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2 The cataloguing of manuscripts

2 The cataloguing of manuscripts

The material falling within the orbit of the project is diverse. It includes manuscripts written in most of the major languages and scripts current in Europe in the medieval period (excluding Greek), represented by fragments as well as complete codices, and ranging in date from the ninth to the early sixteenth century. A parallel project to compile and publish descriptions of Greek manuscripts acquired this century is also under way, but has not yet reached the stage of developing automated procedures.

Some of these manuscripts are well-known and extensively published , whilst others have never even been mentioned in print. Most fall somewhere between these two extremes: the majority have been described in one or more unpublished typescript catalogues prepared by successive generations of Bodleian staff, notably the loose-leaf `Green Folders' of catalogue descriptions, and van Dijk's Handlist of the Latin Liturgical Manuscripts ( 1957-60), and have thus been made known to readers who visit or otherwise contact the Library. Almost all the illuminated manuscripts were described, albeit very briefly, in the three volumes of Illuminated Manuscripts in the Bodleian Library ( P[auml ]cht and Alexander 1966-73); while many others have been described in greater or lesser detail elsewhere. However the only group of post-1916 accessions to have been systematically catalogued to modern standards remains the manuscripts from the collection of J. P. R. Lyell, of which a detailed catalogue was published in 1971 ( de la Mare 1971).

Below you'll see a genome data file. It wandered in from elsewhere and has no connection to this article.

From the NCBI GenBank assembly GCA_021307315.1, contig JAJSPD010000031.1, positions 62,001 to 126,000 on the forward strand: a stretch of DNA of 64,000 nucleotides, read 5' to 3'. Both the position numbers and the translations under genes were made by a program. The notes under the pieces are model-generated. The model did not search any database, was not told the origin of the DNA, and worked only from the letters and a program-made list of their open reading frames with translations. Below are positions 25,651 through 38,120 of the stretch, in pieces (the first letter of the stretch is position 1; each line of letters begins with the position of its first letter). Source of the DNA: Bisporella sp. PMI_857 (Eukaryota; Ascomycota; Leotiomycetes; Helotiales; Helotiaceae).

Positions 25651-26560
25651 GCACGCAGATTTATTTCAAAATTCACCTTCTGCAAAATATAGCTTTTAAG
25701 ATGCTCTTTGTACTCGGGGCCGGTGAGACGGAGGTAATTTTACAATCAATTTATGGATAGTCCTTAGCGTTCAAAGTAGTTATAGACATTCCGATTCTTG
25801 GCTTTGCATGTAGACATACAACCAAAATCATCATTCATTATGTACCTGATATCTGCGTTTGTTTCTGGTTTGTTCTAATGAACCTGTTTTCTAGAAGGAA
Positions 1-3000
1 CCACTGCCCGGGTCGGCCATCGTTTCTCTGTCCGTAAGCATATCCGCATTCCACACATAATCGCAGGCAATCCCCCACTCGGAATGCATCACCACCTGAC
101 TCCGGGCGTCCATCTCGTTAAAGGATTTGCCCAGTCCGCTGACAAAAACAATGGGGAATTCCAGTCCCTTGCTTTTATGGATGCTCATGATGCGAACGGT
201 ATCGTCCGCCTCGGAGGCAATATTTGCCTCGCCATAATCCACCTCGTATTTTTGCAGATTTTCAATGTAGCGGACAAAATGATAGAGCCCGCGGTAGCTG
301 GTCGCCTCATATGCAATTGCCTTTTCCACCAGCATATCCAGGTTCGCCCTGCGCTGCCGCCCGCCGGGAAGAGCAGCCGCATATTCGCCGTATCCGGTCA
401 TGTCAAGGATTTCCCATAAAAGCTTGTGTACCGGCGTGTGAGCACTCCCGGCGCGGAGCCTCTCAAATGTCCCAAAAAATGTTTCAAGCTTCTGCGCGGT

One of the first questions to be addressed was the actual cataloguing methods to be employed. Although the 1971 Lyell catalogue was widely considered exemplary, we nevertheless thought it right to re-examine questions of content and format in the light of developments during the last quarter of a century. During this period, cataloguing, of both existing collections and new accessions, has steadily continued, but the pressure of other duties has meant that no catalogue of any group of manuscripts had yet been brought to the point of publication. We thus had the opportunity to re-think, in some cases from first principles, what information we should be aiming to provide in the new catalogue. As with any limited-term project, the crux of the task was to find an acceptable compromise between the ideal and the realistic: the ideal might be an extremely detailed catalogue, embodying new research, and with a large number of reproductions, but achieving such a goal might well be unrealistic, given the limited resources at our disposal. On the other hand, if we set ourselves the much more modest aim of producing only a basic summary description of the manuscripts, prompt completion would be achieved[mdash ]but the end product would, in all probability, fail to meet most needs of its intended audience. Our aim was to find an acceptable compromise by providing information at different levels of detail.